If you’ve ever been cruising along without a care, only to notice that a check engine light has suddenly appeared on your vehicle’s dash, you likely recall being quite bewildered. This bewilderment only grows when your vehicle shows no other accompanying symptoms. But how could this be?
While most associate the onset of a check engine light with a number of drivability-related concerns, this is not always the case. At times, a check engine light can appear, even when a vehicle is operating without issue. This tends to be especially true of emissions-based DTCs (Diagnostic Trouble Codes).
One such code, which tends to be quite common among numerous makes and models of vehicles, is DTC P0455. While the root cause of DTC P0455 can be a little tricky to pinpoint, remedying such an issue is seldom difficult, and can be done by most any mechanically savvy motorist.
Read on to learn more about DTC P0455, and how to fix such an issue should it present itself in the future.
What Does Code P0455 Mean?
Fault code P0455 indicates that a large (gross) leak within the evaporative emissions system has been detected and noted by a vehicle’s operating software. Simply put, this DTC indicates that a vehicle’s EVAP system is compromised in one way or another, allowing fuel vapor to escape into the atmosphere.
Today’s vehicles utilize integrated evaporative emissions systems to capture the natural dissipation of fuel vapor. These vapors are then stored in an EVAP canister, before being reintroduced into an engine’s intake, by way of a purge valve and accompanying hoses.
From this point, these fuel vapors are burnt during combustion, rather than being allowed to escape into the atmosphere.
DTC P0455 is indicative of a leak within this system, which makes it impossible to capture and retain fuel vapors as intended. This leak is registered by abnormal readings captured by an on-board pressure sensor, and interpreted by the vehicle’s ECM/PCM.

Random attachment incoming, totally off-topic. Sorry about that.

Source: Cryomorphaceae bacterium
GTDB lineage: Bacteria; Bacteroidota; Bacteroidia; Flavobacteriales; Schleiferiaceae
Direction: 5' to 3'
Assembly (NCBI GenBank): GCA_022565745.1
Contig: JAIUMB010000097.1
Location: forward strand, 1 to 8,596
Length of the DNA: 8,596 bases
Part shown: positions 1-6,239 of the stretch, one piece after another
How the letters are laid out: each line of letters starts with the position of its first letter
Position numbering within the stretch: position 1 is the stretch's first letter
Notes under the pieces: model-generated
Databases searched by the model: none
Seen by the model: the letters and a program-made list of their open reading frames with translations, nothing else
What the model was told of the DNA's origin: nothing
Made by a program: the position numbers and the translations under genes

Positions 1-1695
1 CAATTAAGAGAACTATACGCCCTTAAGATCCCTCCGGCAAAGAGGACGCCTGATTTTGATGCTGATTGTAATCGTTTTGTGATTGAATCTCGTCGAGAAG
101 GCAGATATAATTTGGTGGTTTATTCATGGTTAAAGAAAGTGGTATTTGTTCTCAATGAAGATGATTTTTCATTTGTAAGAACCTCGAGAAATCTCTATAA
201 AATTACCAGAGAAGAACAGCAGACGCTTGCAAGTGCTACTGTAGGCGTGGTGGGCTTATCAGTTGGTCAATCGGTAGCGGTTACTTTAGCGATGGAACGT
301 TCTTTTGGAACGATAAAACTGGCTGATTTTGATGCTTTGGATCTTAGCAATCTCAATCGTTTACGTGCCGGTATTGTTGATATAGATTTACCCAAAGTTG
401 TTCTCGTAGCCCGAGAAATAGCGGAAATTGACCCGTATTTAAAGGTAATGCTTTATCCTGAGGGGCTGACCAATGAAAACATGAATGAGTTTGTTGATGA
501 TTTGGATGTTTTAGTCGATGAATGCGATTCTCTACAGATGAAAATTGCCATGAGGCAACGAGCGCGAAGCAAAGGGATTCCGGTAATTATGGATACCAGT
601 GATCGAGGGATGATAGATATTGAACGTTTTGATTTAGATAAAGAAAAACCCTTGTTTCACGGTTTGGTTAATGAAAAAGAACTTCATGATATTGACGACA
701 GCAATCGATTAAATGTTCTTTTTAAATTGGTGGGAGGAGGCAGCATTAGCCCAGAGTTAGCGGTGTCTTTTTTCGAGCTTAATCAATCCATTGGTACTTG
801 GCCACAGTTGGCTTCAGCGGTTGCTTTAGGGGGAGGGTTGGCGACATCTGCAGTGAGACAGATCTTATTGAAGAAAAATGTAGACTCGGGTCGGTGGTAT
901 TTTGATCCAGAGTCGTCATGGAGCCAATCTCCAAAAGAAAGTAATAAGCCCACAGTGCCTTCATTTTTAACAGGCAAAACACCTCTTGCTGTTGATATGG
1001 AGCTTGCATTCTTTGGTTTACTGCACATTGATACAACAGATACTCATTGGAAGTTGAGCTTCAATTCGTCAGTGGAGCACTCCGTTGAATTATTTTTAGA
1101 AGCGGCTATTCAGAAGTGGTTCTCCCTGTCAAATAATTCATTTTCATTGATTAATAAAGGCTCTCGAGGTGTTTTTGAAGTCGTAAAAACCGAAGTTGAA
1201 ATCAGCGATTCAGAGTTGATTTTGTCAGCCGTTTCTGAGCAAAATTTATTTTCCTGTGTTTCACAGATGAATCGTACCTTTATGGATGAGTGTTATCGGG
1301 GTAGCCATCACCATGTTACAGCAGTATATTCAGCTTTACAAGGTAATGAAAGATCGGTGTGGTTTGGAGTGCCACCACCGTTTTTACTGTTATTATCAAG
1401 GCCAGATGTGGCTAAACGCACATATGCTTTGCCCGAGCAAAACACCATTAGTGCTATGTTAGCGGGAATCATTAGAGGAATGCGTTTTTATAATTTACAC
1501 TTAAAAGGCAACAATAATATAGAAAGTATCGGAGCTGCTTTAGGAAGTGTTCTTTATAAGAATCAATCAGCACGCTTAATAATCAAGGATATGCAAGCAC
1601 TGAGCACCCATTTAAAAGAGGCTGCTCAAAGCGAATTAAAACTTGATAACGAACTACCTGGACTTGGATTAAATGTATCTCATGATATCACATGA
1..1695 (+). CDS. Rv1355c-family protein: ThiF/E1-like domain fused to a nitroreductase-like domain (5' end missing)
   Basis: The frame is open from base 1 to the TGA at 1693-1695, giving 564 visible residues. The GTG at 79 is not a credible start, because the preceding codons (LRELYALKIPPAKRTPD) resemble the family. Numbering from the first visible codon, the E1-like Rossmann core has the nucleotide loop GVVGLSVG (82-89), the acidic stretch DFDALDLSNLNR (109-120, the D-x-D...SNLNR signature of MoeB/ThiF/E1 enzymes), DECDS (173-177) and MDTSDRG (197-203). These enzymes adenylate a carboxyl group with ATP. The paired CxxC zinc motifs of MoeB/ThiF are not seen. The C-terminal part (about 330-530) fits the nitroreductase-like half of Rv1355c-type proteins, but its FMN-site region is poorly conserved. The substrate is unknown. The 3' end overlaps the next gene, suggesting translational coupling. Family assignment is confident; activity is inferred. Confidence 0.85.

When discrepancies in these pressure readings develop, an active fault code is stored and a vehicle’s check engine light is illuminated.
Related: Code P0442, Code P0452, Code P0453, Code P0456, Code P0457
Symptoms of Code P0455
Due to the fact that trouble code P0455 is strictly emissions-based in nature, your vehicle is highly unlikely to exhibit any additional symptoms, outside of the appearance of a check engine light. This stems from the fact that a vehicle’s evaporative emissions system has little to due with an engine function, in a true operational sense.
Evaporative emission control systems first appeared as standard vehicle equipment in the 1970s, as a flurry of anti-smog legislation came into effect. Prior to this point, American automobiles did not feature evaporative emissions controls, and functioned without issue. Therefore, on modern vehicles, a leak within this system seldom presents any issue.
At most, a motorist might observe the following with the onset of a P0455 fault code.
- Slightly reduced fuel economy
- A faint odor of gasoline vapor
Causes of Code P0455
Though the exact cause of DTC P0455 typically varies on a case-by-case basis, most every example of this fault is rooted in a leak within the evaporative emissions system. The following are some of the most common causes of diagnostic trouble code P0455.